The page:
OK, so now we're back in the main conference room and getting an overview of Alias 2010 (see figure below; that's my 9" netbook in the center of the picture, with the Inventor group's 19-foot screen in the background.
Editor Randall Newton is noting that Alias lacks the ribbon interface that's been imposed to other Autodesk software. Since the ribbon is only for Windows, we are told, its simulated in Alias through that vertical toolbar -- especially now that Alias runs on the Mac.
"This challenges us to do cross-platform products that don't alienate users," we are told. [Meaning: writing software that looks and operates the same on Windows and Mac, yet looks and operates the way Windows and Mac users expect.] Useful to keep in mind as we guess Autodesk's moves regarding AutoCAD on the Mac.
We were shown a preview of Project Bauhaus, sketching software that will be made available in Autodesk Labs later this year. (Bauhaus is the German design movement of 75 years ago. Literally, it means "construction house.")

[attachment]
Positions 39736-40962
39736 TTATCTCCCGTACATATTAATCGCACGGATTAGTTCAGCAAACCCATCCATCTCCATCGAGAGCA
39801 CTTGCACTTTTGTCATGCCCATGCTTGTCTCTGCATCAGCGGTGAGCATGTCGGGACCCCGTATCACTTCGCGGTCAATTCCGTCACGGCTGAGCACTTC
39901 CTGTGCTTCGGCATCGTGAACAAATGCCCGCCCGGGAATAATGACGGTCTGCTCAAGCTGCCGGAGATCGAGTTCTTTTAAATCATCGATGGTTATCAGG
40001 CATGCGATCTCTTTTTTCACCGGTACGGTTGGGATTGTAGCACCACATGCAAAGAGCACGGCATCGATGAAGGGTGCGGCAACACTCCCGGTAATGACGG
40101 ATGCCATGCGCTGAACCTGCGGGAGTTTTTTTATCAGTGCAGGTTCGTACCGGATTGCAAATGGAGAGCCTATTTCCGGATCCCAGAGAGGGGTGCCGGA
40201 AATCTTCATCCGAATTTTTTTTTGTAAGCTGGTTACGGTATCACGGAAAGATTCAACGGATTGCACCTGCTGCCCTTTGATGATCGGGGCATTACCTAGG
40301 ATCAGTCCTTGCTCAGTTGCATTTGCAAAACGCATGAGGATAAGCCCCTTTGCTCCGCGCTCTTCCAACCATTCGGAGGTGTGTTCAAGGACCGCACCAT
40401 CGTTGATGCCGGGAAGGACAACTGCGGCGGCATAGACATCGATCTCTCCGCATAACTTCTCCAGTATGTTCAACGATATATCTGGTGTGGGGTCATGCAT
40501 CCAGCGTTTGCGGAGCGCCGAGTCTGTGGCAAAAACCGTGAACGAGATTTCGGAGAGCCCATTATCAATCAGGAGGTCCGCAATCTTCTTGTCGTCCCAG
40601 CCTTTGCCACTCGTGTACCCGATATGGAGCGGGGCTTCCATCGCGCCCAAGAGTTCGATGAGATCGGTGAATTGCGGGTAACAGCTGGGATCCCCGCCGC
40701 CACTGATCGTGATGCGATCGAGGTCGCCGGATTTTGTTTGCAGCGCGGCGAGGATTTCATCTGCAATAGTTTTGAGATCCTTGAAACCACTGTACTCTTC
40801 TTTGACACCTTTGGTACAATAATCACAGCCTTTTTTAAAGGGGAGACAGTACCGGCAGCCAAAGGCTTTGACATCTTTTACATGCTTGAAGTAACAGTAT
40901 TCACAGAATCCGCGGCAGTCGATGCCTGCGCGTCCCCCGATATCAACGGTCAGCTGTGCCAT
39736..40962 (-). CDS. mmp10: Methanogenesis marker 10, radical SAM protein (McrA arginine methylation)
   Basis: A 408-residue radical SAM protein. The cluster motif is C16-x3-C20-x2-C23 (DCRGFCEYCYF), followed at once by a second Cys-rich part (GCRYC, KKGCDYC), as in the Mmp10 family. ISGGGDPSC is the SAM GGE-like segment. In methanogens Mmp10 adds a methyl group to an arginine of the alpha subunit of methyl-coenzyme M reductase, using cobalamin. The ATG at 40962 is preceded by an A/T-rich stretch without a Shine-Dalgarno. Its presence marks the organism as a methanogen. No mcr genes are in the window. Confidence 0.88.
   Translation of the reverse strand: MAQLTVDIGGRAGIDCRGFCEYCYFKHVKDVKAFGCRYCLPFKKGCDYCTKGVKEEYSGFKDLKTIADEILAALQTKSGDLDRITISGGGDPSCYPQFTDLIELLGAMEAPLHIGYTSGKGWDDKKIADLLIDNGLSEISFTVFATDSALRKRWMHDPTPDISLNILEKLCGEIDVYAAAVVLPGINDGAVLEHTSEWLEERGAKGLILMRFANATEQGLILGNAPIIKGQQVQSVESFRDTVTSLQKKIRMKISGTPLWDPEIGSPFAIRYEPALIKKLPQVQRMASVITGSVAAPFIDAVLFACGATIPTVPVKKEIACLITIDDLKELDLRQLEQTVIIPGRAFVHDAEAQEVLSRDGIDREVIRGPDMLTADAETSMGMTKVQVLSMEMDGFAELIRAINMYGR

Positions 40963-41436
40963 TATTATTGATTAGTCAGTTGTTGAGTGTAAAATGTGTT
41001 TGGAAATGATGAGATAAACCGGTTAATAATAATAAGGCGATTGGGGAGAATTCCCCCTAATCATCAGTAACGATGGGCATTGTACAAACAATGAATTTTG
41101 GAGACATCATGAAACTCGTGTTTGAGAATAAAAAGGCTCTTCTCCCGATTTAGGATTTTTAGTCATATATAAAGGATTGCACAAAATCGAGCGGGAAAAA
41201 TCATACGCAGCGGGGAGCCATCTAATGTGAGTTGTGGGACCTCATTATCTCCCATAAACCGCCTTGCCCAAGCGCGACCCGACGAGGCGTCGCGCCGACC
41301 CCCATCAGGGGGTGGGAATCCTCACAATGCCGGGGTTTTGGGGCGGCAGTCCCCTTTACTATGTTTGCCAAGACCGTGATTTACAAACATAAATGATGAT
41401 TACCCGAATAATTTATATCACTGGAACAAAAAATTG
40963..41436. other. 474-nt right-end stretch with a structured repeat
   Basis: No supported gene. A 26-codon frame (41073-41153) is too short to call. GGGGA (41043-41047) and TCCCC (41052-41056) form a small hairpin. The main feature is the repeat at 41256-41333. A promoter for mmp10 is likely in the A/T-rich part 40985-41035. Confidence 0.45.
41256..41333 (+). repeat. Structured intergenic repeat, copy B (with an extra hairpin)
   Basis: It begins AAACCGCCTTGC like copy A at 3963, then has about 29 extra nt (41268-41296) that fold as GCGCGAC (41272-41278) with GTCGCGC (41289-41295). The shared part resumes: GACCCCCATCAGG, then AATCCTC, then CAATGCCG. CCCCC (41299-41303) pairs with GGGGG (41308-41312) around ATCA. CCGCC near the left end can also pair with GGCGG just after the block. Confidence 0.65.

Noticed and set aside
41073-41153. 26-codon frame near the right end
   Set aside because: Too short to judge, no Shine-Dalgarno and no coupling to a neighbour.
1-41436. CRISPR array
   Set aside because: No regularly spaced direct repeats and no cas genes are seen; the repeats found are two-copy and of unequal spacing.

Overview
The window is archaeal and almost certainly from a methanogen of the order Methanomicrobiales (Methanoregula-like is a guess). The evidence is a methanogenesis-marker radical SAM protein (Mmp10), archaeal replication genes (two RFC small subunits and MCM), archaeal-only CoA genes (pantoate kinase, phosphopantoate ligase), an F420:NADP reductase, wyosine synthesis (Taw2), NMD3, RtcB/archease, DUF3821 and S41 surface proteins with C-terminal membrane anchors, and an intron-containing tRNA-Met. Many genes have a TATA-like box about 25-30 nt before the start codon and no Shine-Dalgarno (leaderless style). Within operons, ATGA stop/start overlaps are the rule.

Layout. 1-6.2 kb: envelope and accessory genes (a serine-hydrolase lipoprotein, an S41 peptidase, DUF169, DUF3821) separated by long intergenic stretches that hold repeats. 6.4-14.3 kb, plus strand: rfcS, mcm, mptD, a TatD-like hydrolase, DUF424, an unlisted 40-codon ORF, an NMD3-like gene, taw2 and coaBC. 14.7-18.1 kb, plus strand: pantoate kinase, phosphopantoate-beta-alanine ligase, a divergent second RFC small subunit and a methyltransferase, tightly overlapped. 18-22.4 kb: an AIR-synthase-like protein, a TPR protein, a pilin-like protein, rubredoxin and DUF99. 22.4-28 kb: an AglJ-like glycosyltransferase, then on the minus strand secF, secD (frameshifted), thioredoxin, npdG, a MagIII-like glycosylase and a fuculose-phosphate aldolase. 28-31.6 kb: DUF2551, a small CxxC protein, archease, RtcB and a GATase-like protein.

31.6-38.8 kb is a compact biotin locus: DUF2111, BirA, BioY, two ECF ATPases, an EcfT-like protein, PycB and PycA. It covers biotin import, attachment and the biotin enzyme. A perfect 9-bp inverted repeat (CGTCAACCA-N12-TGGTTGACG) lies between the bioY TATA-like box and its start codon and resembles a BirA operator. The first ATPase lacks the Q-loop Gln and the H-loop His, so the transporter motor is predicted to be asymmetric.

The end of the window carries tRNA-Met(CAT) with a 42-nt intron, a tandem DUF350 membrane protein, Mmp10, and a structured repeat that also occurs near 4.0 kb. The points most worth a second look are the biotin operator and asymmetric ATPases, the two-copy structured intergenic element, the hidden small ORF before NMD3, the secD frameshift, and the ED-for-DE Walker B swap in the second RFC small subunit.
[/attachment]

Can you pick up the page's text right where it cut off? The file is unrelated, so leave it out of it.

It is a Project Nora-like raster and vector editor, but features variation management. The demo was running on the Mac, and showed how a chair design could reuse legs but have new back and seat.
Currently it is 2D (and creates 3D-looking images) but in the future it will handle 3D. The demo showed the ability to stretch parts in a vector-like manner. It also has texture, seen in other products, like rough paper texture with pencil dawn on it. Works best with a tablet.
[Disclosure: Autodesk covered my accomodation and travel costs, and provided some meals and Inventor 2010.]